Dear Family Advisor
I can't stop feeling that I was an inadequate caregiver to my mom.
Last updated:August 18, 2008
I am a 56-year-old registered nurse. I took time off work to care for my 81-year-old mother when she was dying of lung cancer. I had little support from my husband or my siblings: "You're the nurse" was their attitude. I was very close to my mother and talked with her every day. But I feel my care for her was inadequate and I wish I had done a better job. I was emotionally and physically a wreck by the time she died. I miss her so badly, it's ripping my heart out. She was a young 81 and was not ready to die, but she accepted it. Why do I feel like I'm 10 years old? Is this normal? And if not, how do I fix it?
Many people who have given their lives and hearts to caring for a parent have asked me, "When will I feel like me?" Honestly, you'll probably never feel exactly the same as you did before. Caregiving changes you. And even if you aren't a caregiver, a parent's death is a milestone in life -- even more so when a person is as close to a parent as you were.
Although in some ways you may have changed, however, I can promise you your joy, enthusiasm, and engagement with life will return. You just need to give it time.
Right now it sounds like you're coming off "caregiver adrenaline" and dealing with the "emotional drop." The guilt, regret, and remorse that you're feeling are normal. As a nurse, you may feel that you should have been able to do more -- sometimes it's more difficult for healthcare professionals to accept that they have the same limitations as other caregivers. Let yourself feel the pain and know that it won't last forever.
The first few months after my mom died, my arms literally felt out of joint, as if they were hanging useless at my sides. No doubt you'll feel lost for a while -- numb, edgy, disconnected, or anxious -- but stay engaged. Caregiving probably isolated you, particularly at the end. Give yourself a couple of months and then go back to work, take a class, or start another activity even if you don't feel like it.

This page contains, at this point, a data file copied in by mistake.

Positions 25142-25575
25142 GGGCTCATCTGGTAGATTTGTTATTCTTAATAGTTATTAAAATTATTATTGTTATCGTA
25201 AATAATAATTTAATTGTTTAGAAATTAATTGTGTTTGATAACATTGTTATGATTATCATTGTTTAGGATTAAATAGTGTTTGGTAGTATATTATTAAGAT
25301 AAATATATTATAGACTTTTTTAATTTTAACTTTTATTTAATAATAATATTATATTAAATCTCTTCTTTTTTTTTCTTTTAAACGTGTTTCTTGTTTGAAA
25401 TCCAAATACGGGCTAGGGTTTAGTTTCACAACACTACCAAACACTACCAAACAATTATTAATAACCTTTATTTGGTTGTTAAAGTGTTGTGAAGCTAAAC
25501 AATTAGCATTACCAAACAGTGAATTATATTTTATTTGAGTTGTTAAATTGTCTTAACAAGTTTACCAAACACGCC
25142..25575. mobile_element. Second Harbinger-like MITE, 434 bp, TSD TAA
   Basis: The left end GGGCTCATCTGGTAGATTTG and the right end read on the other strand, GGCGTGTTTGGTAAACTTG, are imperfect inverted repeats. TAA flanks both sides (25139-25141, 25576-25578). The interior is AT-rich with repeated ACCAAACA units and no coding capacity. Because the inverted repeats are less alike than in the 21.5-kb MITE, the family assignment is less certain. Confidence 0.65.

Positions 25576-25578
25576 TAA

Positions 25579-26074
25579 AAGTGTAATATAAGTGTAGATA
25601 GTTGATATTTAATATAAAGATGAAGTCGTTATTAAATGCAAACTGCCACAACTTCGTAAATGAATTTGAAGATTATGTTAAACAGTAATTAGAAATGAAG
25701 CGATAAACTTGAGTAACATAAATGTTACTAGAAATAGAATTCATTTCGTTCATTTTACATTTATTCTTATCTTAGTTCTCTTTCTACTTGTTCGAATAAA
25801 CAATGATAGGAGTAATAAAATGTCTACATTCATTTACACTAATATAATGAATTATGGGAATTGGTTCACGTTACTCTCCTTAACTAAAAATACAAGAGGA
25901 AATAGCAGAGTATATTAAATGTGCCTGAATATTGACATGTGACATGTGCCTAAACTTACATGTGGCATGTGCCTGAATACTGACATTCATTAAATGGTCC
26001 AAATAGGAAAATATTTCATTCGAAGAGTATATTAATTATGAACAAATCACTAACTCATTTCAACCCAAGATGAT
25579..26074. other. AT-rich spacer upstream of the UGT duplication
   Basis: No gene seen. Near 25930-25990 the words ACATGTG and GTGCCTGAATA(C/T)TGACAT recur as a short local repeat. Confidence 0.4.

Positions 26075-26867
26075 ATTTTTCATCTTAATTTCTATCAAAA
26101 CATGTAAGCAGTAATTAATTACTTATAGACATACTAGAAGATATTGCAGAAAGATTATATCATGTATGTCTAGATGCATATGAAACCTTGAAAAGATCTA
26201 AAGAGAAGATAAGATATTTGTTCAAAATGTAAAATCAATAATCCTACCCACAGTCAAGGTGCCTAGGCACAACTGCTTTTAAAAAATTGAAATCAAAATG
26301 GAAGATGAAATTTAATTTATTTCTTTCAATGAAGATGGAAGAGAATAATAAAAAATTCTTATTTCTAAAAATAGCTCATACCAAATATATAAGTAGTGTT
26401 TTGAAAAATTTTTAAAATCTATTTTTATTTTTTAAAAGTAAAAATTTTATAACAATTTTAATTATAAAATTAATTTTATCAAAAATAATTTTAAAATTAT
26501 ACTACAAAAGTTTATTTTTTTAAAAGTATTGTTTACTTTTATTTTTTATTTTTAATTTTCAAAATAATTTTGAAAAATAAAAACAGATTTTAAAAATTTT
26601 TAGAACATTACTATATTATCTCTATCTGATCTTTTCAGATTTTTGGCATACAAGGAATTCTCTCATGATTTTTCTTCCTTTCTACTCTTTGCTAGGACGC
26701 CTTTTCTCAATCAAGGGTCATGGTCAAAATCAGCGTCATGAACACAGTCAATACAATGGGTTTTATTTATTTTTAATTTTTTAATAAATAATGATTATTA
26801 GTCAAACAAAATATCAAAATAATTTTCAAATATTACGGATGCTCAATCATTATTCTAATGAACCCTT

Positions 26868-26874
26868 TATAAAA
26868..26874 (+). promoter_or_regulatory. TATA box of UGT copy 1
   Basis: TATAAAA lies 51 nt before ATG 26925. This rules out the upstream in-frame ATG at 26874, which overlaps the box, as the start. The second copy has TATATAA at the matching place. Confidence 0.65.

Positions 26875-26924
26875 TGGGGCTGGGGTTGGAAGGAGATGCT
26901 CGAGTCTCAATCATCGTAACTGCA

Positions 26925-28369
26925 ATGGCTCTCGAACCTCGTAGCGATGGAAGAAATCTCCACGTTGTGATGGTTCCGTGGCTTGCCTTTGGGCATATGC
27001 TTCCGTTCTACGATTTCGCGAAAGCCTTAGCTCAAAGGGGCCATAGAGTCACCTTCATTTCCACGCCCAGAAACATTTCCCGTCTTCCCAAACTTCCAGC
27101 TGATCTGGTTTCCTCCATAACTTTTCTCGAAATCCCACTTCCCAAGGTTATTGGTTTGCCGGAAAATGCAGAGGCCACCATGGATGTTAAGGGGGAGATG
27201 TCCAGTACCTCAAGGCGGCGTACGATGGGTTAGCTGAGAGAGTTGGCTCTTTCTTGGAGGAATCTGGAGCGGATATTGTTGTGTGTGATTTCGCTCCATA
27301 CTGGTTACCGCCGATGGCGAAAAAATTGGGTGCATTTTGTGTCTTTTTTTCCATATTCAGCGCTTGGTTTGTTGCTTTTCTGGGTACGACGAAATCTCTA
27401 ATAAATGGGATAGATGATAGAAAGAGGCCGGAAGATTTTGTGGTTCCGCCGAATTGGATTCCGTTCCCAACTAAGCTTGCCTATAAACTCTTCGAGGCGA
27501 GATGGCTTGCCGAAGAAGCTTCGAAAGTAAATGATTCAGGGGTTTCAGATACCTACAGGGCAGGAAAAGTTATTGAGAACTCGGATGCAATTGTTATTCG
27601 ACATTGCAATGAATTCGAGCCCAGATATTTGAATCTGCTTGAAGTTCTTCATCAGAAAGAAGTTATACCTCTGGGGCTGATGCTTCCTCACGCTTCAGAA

It might help to write a letter to your mother. Tell her what you wish you could have done differently. If there's something particular that's nagging at you, write about it. Then sit someplace quiet with a picture of your mom and some items that represent her to you, and read your letter out loud. Picture her reading it. Would she be critical of your efforts to care for her? Would she disapprove of the job you did when you were braving it alone? Would she withhold her love and tenderness? Daughter, friend, caregiver -- I think she'd be the first to give you compassion. Then you can leave the guilt and regret there -- there's no need to pick them up again.
Later, you'll be easier on yourself. You'll begin to see what you did well, the moments of intimacy, painful and sweet, that only you two shared. Day-to-day caregiving doesn't always look heroic. It's consistency that counts, and you were there for her every day. It may take months, but you'll remember the good things you did while caregiving for her.
Eventually you'll also see that caregiving was just one part of your relationship with your mother. You were close to her even before you became her caregiver. You may feel that the physical exhaustion and frustration of caregiving took a toll on your relationship, but it didn't. Closeness and intimacy can come through in a look, a gentle touch of the hand, or even when you're fearful, on edge, or exhausted. The further you move from your mother's death, the more you'll be able to see the larger picture of your life together, and the closeness you had with her will return and comfort you.
After any kind of death, there is rebirth. You may find yourself reevaluating your life in the months ahead. This can be an opportunity to make some changes. Do you even want to go back to your life as it was before? As vulnerable as you feel now, trust that caregiving benefited your life in countless ways that you'll carry with you from now on.
Think of this experience as a riptide in the ocean. If you get caught in a riptide, your best bet for survival is not to fight it. Let it take you out, and save your energy. The riptide will eventually release you, and then you can safely swim to shore. But you're not going to land on shore in the same spot where you left it. Do you want to walk back to where you started? Or do you want to explore new territory?
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